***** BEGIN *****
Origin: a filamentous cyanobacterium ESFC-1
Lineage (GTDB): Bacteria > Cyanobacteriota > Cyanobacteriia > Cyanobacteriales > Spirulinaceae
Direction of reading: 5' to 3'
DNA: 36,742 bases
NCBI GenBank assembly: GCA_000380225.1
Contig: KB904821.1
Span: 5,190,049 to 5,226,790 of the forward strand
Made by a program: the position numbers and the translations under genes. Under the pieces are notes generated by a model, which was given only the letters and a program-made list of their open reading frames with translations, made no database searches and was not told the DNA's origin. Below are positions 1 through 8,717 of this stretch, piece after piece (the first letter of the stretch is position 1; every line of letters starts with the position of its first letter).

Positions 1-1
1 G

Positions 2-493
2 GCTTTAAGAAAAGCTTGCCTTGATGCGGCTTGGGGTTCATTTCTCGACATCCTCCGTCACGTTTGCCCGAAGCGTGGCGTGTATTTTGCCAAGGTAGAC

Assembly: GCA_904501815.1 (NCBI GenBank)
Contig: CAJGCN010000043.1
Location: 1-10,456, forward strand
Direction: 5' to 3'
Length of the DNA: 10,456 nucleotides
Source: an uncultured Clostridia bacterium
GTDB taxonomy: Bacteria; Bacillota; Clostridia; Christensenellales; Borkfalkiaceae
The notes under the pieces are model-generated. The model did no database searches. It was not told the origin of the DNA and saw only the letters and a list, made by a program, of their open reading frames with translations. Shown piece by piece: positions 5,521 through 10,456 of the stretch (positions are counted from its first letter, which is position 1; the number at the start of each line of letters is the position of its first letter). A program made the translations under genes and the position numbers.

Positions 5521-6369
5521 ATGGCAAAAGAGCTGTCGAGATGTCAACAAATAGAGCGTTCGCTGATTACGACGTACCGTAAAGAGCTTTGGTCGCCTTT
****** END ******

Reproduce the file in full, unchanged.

Origin: a filamentous cyanobacterium ESFC-1
Lineage (GTDB): Bacteria > Cyanobacteriota > Cyanobacteriia > Cyanobacteriales > Spirulinaceae
Direction of reading: 5' to 3'
DNA: 36,742 bases
NCBI GenBank assembly: GCA_000380225.1
Contig: KB904821.1
Span: 5,190,049 to 5,226,790 of the forward strand
Made by a program: the position numbers and the translations under genes. Under the pieces are notes generated by a model, which was given only the letters and a program-made list of their open reading frames with translations, made no database searches and was not told the DNA's origin. Below are positions 1 through 8,717 of this stretch, piece after piece (the first letter of the stretch is position 1; every line of letters starts with the position of its first letter).

Positions 1-1
1 G

Positions 2-493
2 GCTTTAAGAAAAGCTTGCCTTGATGCGGCTTGGGGTTCATTTCTCGACATCCTCCGTCACGTTTGCCCGAAGCGTGGCGTGTATTTTGCCAAGGTAGAC

Assembly: GCA_904501815.1 (NCBI GenBank)
Contig: CAJGCN010000043.1
Location: 1-10,456, forward strand
Direction: 5' to 3'
Length of the DNA: 10,456 nucleotides
Source: an uncultured Clostridia bacterium
GTDB taxonomy: Bacteria; Bacillota; Clostridia; Christensenellales; Borkfalkiaceae
The notes under the pieces are model-generated. The model did no database searches. It was not told the origin of the DNA and saw only the letters and a list, made by a program, of their open reading frames with translations. Shown piece by piece: positions 5,521 through 10,456 of the stretch (positions are counted from its first letter, which is position 1; the number at the start of each line of letters is the position of its first letter). A program made the translations under genes and the position numbers.

Positions 5521-6369
5521 ATGGCAAAAGAGCTGTCGAGATGTCAACAAATAGAGCGTTCGCTGATTACGACGTACCGTAAAGAGCTTTGGTCGCCTTT